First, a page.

I am NOT a nomadic citizen of a mobile republic. Nor do I believe that the Nation-State is a fossilised concept that has been rendered irrelevant by the new ‘global village’. As a long-standing admirer and lover of the fauj, I believe that the Indian military is one of our most inspiring institutions and the Indian Soldier our most unsung hero. I’m also a bit embarrassed to admit that the strains of the national anthem always trigger tears — tears of pride, nostalgia, and an intangible, but deeply sentimental sense of belonging.
I love my flag, my anthem and my country.
To me, the most dangerous caricature of the argument around the BJP’s Tiranga Yatra to Jammu and Kashmir is to position it as some sort of choice between patriotism and treason. The sudden determination to hoist the tricolour at Srinagar’s Lal Chowk on Republic Day also creates a false impression that the Indian flag is not unfurled in the Valley, as it is everywhere else in the country.
Not true. Srinagar’s Bakshi stadium plays host to the Republic Day parade every year, as it will this time. Multiple other venues in the city will also see the tiranga fly high.
So, while the Ekta Yatra seeks its legitimacy in the cover of ‘nationalism’, in fact, it is a patently dangerous and destructive political approach that will only tamper with an already-fragile peace in the state. If Jammu and Kashmir erupts into unrest and violent regional conflict as a result of this yatra, won’t that be the very opposite of national interest?
January 26 is in any case a sensitive time; a day when the entire state machinery is on guard for any possible militant strike. Does the BJP really want to multiply the headaches for an already over-burdened security personnel?
Indeed, coming from the BJP the decision is especially ironic. It was after all Atal Bihari Vajpayee who first laid the foundation stone for a real dialogue process within the state. I remember how he even took his aides at Srinagar’s Amar Singh Club by surprise when he declared with quintessential poetic flourish that he was ready to do whatever was possible within the bounds of humanity (the famous “insaniyat ke dayre mein” speech) to bring peace to the state. It was the BJP that first began formal talks with the separatist Hurriyat Conference. And it was under the BJP that the government had its first and only round of negotiations with the state’s largest indigenous militant group, the Hizbul Mujahideen.
When the BJP was in power it was willing to make so many imaginative interventions in the state. No such ‘flag-march’ was ever contemplated in all the years of NDA rule. Now, in Opposition, why does it suddenly want to use cynical politics to force a kind of manufactured nationalism?
Even today, leaders like Arun Jaitley have a very evolved understanding of the state’s politics. Jaitley and Sushma Swaraj were both part of an all-party panel that reached out to the people of the state during its violent summer last year. The fact that India’s politicians were able to unite in that moment of crisis and make a united, human intervention was one of the prouder moments of our democracy.
Why would the BJP want to reverse its own contributions to the state’s peace process? The decision also seems to mark a return to an old form of ‘yatra rajneeti’ which is utterly perplexing at a time when the party has so successfully put the government on the defensive on non-performance, corruption and inflation. Whether it’s the successful Vibrant Gujarat summit or the recent victories in Bihar, the writing on the wall is clear. There is space for a Neo-Right party that is driven by smart economics, effective governance and yes, a robust, but modern and humane nationalism. This yatra, unfortunately casts the BJP in a tired, old, stereotypical mould.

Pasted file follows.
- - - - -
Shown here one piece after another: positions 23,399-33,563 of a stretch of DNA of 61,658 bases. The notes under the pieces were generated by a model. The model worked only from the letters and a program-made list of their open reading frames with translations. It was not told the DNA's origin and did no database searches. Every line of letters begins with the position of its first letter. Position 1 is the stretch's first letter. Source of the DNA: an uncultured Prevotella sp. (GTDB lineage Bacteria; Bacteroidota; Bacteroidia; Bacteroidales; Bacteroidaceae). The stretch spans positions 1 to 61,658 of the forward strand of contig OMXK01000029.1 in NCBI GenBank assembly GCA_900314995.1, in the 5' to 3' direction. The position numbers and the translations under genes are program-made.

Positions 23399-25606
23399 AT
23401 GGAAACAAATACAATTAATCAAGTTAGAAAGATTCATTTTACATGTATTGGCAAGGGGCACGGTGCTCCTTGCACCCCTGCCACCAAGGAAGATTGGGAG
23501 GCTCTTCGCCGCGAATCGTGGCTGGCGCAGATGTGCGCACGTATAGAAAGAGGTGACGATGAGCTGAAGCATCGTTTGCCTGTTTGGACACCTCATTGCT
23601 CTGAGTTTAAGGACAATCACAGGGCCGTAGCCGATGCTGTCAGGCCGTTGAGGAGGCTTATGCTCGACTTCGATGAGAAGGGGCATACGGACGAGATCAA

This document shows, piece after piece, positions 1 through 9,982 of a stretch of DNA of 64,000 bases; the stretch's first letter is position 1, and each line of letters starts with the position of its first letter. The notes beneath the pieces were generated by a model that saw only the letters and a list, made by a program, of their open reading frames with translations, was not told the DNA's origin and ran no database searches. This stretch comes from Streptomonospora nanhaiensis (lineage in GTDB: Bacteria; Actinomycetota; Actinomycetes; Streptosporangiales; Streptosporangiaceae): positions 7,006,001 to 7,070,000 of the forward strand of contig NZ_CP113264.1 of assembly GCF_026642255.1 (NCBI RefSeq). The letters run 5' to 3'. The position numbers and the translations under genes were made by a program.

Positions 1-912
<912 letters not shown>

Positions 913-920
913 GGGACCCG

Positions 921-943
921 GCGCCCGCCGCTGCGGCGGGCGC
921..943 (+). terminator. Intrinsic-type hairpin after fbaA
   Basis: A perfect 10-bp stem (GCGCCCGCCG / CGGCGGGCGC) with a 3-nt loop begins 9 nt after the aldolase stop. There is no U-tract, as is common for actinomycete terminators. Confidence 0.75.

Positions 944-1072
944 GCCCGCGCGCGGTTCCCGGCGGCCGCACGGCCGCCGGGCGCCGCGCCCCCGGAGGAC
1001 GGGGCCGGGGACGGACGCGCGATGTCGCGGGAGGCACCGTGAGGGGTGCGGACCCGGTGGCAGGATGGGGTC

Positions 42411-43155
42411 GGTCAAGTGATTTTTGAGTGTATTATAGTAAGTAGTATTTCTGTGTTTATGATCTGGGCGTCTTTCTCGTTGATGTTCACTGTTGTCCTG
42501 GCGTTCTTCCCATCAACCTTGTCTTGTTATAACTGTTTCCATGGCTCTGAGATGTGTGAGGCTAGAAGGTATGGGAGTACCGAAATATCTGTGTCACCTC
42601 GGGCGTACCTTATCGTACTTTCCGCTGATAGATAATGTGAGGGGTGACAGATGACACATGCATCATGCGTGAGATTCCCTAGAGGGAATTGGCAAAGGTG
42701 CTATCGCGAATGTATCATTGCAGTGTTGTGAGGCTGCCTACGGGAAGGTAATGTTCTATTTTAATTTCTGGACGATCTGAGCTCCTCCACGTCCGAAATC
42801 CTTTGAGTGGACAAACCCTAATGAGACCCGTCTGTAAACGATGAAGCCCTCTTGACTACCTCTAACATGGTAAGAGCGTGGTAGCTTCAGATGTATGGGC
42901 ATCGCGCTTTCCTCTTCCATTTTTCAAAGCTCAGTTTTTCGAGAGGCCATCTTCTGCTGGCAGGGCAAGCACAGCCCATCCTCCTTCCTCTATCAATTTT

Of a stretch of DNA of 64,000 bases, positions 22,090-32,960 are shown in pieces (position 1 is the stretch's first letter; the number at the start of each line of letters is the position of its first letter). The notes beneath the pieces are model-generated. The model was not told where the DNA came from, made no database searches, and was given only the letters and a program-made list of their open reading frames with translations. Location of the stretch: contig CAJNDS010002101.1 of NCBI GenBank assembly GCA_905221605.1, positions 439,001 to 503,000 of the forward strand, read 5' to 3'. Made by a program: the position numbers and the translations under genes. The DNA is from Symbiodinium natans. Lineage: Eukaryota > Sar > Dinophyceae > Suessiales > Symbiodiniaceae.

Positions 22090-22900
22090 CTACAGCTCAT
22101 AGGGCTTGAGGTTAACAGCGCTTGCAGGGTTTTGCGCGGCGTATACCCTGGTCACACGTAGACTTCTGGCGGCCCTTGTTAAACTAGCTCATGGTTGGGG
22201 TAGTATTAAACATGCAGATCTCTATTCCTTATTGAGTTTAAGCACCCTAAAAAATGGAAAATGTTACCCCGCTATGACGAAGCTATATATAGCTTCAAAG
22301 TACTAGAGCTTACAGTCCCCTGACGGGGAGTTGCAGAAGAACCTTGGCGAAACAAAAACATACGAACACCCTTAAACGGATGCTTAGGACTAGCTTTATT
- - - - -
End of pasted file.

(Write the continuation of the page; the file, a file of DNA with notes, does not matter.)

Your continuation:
What’s especially tragic is the timing. The state had begun to emerge from the shadow of a terribly volatile period. For the first time, separatists admitted that key political assassinations were not the work of the army or the police, but men “within their own ranks.” Downtown Srinagar which witnessed the worst incidents of stone-pelting last year, now saw labyrinthine queues at a police recruitment camp. The government’s interlocutors were finalising their recommendations amidst the promise of a 25% troop reduction of paramilitary forces. And the Supreme Court was rightly focusing on the suffering and repatriation of Kashmiri Pandits.
At this time to do anything that could inflame emotions and provoke violence is hugely irresponsible. To do so, in the name of nationalism, is not just dangerous; it is frankly, sad. This isn’t just the skepticism and disappointment of so-called bleeding heart liberals. Ask the former Army Chief General VP Malik who was at the helm when the Kargil war was fought and won in 1999. He is blunt in his belief that the BJP must call off the yatra. Or ask B Raman, the former Research and Analysis Wing official who writes that the party must “conduct itself with a sense of wisdom and responsibility”.
The BJP promises that the yatra will be peaceful. But, history is littered with examples of crowds that have a violent mind of their own. The prospect of clashes between the yatris and the security forces; or between different communities is all too worryingly real. India cannot afford to take the risk.
Omar Abdullah has made multiple appeals to the BJP to suspend its plan. He is absolutely right in saying that his administration has no option but to stop the yatra, just as it must stop the separatists from proceeding with a counter-yatra to the heart of the city. Srinagar’s Lal Chowk cannot and must not become a pitched and bloody battleground on January 26. That was never the dream of the Republic.
Barkha Dutt is Group Editor, English News, NDTV n firstname.lastname@example.org The views expressed by the author are personal